Just when I was bemoaning the fact that the apricots  had not made an appearance this year, a dear friend and neighbour dropped by with two crates of apricots.They were divided into two categories, the finest quality fresh and ripe and ready for eating and second grade a slightly blemished batch ready for the preserving pan.My action plan yielded  a large batch( 6 kg) of compota,and an exceptionally delicious apricot chicken curry.
I am still in the process of sun drying the remainder on the dashboard of the car to store for my winter reserve. I have now learnt something about apricots I never knew, namely that the pits hold a precious secret.The secret is what is inside the pit, the apricot kernel which is heralded by some as a miracle cancer cure, despite a lack of clinical evidence for its efficacy.
The apricot kernel (Prunus armeniaca),is the soft part inside the seeds of the apricot. It is said to be a good source of iron, potassium and phosphorus, and one of the best sources of vitamin B17 (also known as amygdalin).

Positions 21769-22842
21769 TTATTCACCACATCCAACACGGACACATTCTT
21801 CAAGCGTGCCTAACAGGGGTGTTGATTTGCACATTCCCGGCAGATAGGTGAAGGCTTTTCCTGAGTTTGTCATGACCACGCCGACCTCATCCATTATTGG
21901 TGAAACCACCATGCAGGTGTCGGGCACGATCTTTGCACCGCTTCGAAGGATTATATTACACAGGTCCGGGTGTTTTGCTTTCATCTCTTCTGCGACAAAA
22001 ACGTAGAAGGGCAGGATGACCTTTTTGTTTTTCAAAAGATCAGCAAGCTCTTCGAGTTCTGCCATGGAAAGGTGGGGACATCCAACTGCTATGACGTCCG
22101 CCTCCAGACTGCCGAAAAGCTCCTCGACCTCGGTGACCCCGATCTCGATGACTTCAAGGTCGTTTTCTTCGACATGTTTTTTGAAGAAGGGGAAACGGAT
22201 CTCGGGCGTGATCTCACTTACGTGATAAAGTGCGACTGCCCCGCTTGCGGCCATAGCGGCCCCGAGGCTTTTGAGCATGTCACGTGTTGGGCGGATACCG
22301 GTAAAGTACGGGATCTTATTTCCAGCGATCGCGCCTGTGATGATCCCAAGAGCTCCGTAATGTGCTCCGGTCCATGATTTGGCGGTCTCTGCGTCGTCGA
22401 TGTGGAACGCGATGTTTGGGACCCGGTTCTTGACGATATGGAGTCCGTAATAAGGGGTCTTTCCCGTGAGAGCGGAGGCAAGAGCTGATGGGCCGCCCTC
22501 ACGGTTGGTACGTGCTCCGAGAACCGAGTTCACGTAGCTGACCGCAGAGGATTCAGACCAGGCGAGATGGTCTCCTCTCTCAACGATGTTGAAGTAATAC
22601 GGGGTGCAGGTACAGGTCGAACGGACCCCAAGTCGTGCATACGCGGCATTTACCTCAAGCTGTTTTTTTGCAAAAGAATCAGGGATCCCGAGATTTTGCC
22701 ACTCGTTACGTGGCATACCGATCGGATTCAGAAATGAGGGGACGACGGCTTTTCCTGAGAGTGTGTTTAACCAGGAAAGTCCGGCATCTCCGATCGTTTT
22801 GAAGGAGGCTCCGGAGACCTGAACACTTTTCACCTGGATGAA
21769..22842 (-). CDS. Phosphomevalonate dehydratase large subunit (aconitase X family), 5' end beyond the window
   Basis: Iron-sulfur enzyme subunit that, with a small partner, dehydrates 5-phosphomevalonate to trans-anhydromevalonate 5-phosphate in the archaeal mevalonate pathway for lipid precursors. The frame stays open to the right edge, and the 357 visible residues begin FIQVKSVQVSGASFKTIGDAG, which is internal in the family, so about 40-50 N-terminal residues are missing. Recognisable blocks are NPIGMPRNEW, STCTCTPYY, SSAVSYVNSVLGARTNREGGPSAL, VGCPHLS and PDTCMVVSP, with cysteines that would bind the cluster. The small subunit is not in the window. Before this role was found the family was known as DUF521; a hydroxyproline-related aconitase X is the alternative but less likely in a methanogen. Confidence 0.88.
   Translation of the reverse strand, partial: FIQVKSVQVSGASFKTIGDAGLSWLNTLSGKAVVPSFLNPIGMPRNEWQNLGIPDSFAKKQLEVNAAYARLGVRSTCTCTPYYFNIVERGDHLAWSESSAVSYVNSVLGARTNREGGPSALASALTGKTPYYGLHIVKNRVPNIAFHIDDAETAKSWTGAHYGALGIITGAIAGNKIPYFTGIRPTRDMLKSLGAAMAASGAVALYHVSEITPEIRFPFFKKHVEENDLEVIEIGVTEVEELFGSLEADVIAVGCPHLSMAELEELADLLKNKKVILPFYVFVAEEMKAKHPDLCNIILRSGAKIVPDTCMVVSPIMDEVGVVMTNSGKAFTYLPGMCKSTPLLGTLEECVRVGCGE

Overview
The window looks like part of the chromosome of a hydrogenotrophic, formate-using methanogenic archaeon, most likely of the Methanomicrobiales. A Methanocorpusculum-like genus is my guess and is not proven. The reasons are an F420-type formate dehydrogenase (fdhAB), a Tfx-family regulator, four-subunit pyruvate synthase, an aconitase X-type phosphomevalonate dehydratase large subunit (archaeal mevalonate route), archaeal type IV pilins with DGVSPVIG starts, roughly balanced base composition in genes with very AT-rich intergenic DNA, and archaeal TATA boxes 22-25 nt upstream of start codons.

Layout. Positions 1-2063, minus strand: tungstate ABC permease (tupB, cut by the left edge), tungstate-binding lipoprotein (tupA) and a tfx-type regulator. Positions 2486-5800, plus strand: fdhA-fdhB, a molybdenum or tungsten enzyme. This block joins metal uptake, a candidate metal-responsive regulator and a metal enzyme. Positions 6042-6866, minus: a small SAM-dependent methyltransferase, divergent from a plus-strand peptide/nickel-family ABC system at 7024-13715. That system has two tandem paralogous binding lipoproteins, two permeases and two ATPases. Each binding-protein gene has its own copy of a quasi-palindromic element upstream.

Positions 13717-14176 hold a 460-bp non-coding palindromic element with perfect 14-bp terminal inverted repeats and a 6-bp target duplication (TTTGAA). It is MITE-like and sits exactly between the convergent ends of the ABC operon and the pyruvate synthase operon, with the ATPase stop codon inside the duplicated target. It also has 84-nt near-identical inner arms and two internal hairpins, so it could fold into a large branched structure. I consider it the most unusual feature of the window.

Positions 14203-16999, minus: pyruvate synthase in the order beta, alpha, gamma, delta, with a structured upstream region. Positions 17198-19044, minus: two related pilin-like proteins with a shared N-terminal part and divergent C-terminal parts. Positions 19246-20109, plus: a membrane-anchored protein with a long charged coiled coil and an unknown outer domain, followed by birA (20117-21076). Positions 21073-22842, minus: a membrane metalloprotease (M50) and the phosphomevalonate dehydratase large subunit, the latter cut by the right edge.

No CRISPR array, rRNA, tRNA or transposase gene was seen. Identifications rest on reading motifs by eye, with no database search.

The pits of apricots, nectarines, peaches and plums all contain a kernel that tastes astonishingly like an almond. Not a sweet almond, but one with a rounded nutty flavor that ends bitter. And they can be used in ways other nuts cannot.They are, not surprisingly, called "apricot almonds" or "bitter almonds."
In fact I also just learned while writing this post that apricot kernels are sometimes used to make amaretto and creme de noyaux, a liqueur that takes its name from the French word for fruit stones.Apricot kernels very often replace almonds in the production of amaretti cookies.
Putting two and two together I realised that these bitter sweet kernels with their unusual potency would make an interesting  ice cream.Cold tends to temper flavours.I also recalled how just one single kernel gave a jar of apricot jam a perceptible scent.
Therefore infusing cream, milk and eggs with kernels would bring out the flavour even more.The fruit pits contain small traces of cyanide, but using the kernels as an aromatic poses a negligible risk .Anyhow, it would take a lot of kernels to harm an adult and I think apricot pit ice cream would not be a flavour children would appreciate,and should be served in small amounts with some kind of fruit or other flavours on the side to give it its full umami.